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[Review] Moonstone Island

Posted on June 22, 2024 by in Reviews, Switch eShop

Moonstone Island review

System: Switch
Release date: June 19, 2024
Developer: Studio Supersoft
Publisher: Raw Fury

It’s always refreshing when developers make an effort to shake up a genre by injecting something new into it. It often yields unexpected surprises, or at the very least a different experience, which is equally as valuable in an overcrowded genre. Moonstone Island is another game that has taken the bold and ambitious move of throwing half a dozen different gameplay mechanics from assorted genres into a blender to see what comes out. The result is nowhere near as messy as that implies, but more care could have been taken with what was included nonetheless.

The premise of Moonstone Island is a little different from your standard life sim fare: a young alchemist, your character has just finished school and is now about to set off on their own for a year to make their mark on the world. Unfortunately, their broom breaks partway through their journey, and they crash on the titular Moonstone Island, one in a cluster of many floating islands, populated by a number of helpful (but rather forgettable) NPCs. It’s as good a place to set up as any, right? There is a larger story to be found here as you progress through the game, but like many life sims this more about the story you choose for yourself, as you can focus on which characters you want to interact with, when you want to complete the main story quests (if at all) and how you spend your time.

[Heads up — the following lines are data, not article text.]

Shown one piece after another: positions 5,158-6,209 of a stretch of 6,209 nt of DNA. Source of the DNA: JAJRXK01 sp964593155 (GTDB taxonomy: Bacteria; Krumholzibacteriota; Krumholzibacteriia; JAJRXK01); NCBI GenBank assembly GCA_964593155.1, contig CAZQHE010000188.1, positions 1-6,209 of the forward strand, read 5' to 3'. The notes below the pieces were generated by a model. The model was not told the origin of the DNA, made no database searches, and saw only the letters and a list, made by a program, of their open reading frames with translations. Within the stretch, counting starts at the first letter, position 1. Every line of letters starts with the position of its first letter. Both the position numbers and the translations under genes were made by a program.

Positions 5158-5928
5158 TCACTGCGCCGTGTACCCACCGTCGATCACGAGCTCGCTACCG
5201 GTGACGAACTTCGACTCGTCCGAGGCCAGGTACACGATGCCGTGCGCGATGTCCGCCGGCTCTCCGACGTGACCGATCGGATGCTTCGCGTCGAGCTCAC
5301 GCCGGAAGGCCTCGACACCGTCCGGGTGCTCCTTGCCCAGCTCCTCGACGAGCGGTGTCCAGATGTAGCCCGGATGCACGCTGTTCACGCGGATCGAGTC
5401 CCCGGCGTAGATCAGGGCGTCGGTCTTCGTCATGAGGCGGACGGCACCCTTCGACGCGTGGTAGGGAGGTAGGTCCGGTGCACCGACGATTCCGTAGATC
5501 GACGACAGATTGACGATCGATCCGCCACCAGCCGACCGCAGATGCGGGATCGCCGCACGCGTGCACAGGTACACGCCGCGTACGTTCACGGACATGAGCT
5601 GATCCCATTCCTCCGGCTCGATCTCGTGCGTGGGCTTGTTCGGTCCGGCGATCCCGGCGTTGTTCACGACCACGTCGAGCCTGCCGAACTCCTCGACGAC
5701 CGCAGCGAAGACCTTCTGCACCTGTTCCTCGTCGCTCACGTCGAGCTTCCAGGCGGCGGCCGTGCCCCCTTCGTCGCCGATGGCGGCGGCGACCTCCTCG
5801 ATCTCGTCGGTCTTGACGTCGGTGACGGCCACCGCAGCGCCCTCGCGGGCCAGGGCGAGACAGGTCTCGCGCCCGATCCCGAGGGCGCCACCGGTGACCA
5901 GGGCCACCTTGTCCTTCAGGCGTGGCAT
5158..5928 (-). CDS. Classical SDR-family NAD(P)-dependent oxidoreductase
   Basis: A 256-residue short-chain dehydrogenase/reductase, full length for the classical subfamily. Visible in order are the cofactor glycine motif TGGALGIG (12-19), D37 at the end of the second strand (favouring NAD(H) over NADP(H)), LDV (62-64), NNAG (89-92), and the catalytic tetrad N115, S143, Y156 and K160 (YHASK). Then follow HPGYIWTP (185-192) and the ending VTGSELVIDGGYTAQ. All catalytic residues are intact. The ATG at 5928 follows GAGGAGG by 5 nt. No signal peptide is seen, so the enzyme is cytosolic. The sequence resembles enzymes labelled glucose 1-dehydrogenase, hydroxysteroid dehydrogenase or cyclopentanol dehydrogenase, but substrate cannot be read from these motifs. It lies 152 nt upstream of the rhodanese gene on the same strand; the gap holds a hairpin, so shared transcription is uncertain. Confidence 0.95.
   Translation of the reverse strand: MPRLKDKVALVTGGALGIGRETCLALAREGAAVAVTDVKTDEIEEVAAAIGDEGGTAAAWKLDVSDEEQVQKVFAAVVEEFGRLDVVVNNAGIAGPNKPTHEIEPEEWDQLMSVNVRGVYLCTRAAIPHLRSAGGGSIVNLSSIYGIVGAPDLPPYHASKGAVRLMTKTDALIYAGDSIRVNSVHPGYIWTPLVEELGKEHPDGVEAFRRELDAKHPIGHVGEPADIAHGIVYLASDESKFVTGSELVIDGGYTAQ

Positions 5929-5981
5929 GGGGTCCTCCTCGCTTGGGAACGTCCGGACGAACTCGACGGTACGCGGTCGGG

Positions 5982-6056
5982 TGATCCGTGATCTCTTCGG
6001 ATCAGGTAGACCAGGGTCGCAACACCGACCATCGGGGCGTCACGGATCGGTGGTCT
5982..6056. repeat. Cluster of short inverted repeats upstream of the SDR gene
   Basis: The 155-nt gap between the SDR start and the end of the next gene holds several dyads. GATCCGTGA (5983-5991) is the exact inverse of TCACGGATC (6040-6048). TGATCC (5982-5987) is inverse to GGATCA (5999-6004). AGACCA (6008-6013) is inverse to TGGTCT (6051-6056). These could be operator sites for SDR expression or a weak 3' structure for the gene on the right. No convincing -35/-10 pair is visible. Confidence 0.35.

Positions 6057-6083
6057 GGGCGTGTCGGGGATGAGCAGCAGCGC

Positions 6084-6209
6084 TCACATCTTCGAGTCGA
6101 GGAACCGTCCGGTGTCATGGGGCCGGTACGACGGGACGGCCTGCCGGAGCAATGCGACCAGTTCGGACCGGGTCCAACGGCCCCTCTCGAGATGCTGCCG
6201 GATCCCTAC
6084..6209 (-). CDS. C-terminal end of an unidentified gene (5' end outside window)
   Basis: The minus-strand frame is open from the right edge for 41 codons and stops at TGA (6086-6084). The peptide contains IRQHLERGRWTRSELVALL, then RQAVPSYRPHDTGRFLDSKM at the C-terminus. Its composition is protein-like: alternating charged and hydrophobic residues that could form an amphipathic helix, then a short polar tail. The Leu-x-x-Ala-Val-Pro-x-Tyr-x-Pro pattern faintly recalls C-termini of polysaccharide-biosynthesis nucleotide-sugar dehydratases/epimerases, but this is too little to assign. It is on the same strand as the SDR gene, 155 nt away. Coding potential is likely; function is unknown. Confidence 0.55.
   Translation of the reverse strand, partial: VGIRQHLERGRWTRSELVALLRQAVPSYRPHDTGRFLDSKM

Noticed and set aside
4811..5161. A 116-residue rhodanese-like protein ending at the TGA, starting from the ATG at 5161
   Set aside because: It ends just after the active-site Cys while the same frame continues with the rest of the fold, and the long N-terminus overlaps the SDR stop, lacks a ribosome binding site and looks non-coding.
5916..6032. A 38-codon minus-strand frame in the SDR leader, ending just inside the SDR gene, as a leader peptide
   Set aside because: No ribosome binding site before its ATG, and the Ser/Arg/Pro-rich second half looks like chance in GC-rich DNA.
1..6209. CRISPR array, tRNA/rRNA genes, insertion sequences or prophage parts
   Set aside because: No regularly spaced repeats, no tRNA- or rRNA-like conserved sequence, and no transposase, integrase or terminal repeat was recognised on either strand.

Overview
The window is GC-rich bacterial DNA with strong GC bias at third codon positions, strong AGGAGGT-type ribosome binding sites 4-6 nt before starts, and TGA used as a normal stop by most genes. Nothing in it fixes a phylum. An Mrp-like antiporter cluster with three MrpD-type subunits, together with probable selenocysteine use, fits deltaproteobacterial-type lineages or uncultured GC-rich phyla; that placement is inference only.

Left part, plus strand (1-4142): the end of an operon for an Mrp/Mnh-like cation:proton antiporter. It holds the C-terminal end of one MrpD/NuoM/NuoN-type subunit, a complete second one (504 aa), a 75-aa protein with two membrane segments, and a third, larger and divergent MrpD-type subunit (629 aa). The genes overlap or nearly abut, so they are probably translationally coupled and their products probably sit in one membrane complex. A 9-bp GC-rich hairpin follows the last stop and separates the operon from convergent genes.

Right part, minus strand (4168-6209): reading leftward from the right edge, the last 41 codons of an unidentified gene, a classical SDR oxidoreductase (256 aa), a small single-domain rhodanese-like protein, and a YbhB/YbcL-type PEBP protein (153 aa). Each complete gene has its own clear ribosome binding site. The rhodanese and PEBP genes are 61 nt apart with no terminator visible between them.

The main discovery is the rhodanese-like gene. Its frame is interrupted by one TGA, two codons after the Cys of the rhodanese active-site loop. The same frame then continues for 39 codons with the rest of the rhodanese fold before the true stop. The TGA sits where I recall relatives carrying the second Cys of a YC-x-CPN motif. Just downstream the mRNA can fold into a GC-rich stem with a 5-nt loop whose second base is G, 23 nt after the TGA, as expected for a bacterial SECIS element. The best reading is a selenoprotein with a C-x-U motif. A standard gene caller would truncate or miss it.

It may sound like your standard life sim, but from a gameplay standpoint Moonstone Island is a lot of things. It’s a life and farming sim, but also an open world adventure game, a turn–based card battling RPG, and it pulls inspiration from any number of different genres as well. Some of these things it does better than others, but the most noteworthy, and indeed admirable, thing about the game is that nothing is inherently broken in such a way that you’ll never be able to progress. The game might slow your pace to a frustrating crawl (and it will do this in its opening hours with alarming frequency) but everything that you do has a purpose, and contributes towards your ultimate objective, which is nicely laid out for you in your journal to remind you in case you ever forget. It’s never difficult to find out exactly what it is you need to do, and there is never any pressure placed on you to do it.

Moonstone Island review

Moonstone Island allows you to do what you like at your own pace: if you feel like spending the day planting seeds, deforesting the surrounding area, or hammering away at rocks in the mine, it’s entirely your call. Your only limitations come in the tried-and-true day and night cycle and stamina meter. Whatever you want to do on that day needs to be done before your stamina runs out or 2am, whichever comes first. Failure to heed these restrictions means collapsing from exhaustion and waking up later than usual the next day, giving you even less time to accomplish things. You can adjust the speed at which days progress in the menu and you can restore stamina by eating, so there are ways to manage these things in-game to minimize any pressure you might feel to get things done or to speed things along, to a degree.